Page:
Resilience

Elderly gentleman with young carer walking in park Resilience is an essential quality to help all social care workers do their jobs.

The daily stress of care work can contribute to errors, misjudgements, low morale and sickness absence, so it’s important for employers to support staff to become resilient to ensure they deliver high quality care. 

Building the resilience of your staff will help them cope better under pressure and protect them from mental and physical ill health.

Greater resilience, better care helps managers look at the stress levels and wellbeing of their staff, and gives practical ideas about how they can improve things. You can request a paper copy by emailing us

If you’re a manager sections one, two, three and five are the most useful:

Section 1 - What is resilience and why does it matter? sets the scene
Section 2 - Who is responsible for resilience? sets out your responsibilities
Section 3 - Helping my staff become resilient sets out how you can support your staff
Section 5 - Where can I find out more about resilience? directs you to further resources

Section 4 - Helping myself become resilient can be used by anyone and helps you find out and boost your own 'mental health resilience'. 


By ordering and sharing Building your own resilience, health and wellbeing with your staff, you can help them understand stress and identify ways to help them develop their own resilience.

Order a paper copy by email or download it below. 

 

Wellbeing for registered managers – a practical survival guide

Membership wellbeing resource

As a registered manager, your wellbeing is important. whilst you'll be good at caring for the wellbeing of others, you may not be so good at looking after your own wellbeing.

Registered manager members of Skills for Care are eligible to receive our 'Wellbeing for registered managers: a practical survival guide'.

Find out more about the wellbeing guide and membership here.  

Learn more about stress at work is a useful booklet which will help you identify common stressors at work, explain what good and bad stress is and how you can use stress to your advantage.  You can request a paper copy by email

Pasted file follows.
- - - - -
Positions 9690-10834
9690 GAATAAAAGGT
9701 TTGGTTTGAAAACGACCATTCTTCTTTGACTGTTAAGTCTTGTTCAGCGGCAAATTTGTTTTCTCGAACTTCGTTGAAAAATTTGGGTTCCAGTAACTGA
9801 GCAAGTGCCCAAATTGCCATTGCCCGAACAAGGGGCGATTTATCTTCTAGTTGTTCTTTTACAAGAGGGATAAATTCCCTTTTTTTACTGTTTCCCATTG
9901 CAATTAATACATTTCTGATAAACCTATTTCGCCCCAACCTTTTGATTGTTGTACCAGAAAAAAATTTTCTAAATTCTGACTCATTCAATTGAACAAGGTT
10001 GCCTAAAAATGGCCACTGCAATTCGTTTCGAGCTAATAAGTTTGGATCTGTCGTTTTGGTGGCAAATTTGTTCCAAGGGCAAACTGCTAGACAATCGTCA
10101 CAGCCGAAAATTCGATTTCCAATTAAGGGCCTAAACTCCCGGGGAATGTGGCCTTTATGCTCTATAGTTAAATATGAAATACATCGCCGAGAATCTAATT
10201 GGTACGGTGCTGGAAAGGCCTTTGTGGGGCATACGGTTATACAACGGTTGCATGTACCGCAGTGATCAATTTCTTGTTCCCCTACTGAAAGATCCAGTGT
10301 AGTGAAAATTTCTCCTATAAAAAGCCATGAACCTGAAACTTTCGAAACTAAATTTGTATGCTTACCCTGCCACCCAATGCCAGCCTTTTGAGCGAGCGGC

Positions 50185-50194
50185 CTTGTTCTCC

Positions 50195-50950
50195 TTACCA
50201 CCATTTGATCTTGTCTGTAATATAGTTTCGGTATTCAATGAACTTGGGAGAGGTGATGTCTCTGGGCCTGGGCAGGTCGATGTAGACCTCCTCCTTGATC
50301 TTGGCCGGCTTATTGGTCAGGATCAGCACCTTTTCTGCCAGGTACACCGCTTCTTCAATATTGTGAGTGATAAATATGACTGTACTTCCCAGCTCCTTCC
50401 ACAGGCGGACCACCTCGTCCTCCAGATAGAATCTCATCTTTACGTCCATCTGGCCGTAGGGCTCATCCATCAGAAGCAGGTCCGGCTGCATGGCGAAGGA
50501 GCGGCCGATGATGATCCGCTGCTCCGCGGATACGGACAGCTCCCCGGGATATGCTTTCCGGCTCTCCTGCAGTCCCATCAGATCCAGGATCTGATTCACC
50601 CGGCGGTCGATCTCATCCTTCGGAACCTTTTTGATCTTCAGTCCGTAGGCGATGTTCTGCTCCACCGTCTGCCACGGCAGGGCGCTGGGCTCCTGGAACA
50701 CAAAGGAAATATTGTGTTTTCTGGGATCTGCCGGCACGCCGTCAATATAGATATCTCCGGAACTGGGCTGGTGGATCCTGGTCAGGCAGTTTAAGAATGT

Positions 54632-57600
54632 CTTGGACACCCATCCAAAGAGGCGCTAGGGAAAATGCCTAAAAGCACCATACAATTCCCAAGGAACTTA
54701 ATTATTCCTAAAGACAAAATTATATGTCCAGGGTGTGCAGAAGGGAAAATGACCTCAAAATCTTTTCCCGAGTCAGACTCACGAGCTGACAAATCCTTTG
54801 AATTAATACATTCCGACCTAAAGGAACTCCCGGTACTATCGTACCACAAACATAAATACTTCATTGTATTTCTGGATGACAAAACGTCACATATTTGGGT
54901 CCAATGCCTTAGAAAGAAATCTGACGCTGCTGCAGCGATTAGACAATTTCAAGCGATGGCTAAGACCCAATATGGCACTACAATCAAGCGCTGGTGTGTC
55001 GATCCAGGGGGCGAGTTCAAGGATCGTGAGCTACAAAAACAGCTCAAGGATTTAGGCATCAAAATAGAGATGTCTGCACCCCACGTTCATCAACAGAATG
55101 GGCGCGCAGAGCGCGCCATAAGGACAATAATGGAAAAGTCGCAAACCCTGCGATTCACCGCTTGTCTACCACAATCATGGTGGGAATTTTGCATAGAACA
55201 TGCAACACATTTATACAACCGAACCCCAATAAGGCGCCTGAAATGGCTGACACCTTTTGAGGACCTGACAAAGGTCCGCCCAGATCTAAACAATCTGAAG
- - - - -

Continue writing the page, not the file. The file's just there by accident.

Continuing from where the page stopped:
Access this free online introductory learning programme to get a greater understanding of mindfulness. By the end of the programme, you should be able to:

  • Define what mindfulness is
  • Describe the evidence base for mindfulness
  • Identify the key components of mindfulness
  • Evaluate whether mindfulness may be an appropriate approach for someone
  • List the sources of further information and where to signpost people to for more resources and support

For more information and how to access this programme visit the eLearning for Health website here

You can find out more about resilience by visiting the Mental Health Foundation website.  They have resources on mindfulness and a large section about your mental health.

This guide makes sense of the UK’s various free mental health helplines. It helps to demystify helplines so people can select the most appropriate one for their needs.

This case study showcases the Good Care Group (TGCG) who mainly provide live-in care and employs over 500 care workers. They do not use agency staff and exclusively employ and train all their care staff.

Care workers need to be sufficiently trained and self-reliant to be able to function with less supervision than a daily care worker. TGCG was finding that, despite its employment model with a focus on caring for care workers, some were leaving within the first three months as they didn’t feel able to cope.  This case study explains how they've tackled this issue.

Have you downloaded and used either of the guides to help you in your organisation or everyday role?  If so, we'd like to hear from you. If they've helped you, please let us know by emailing marketing@skillsforcare.org.uk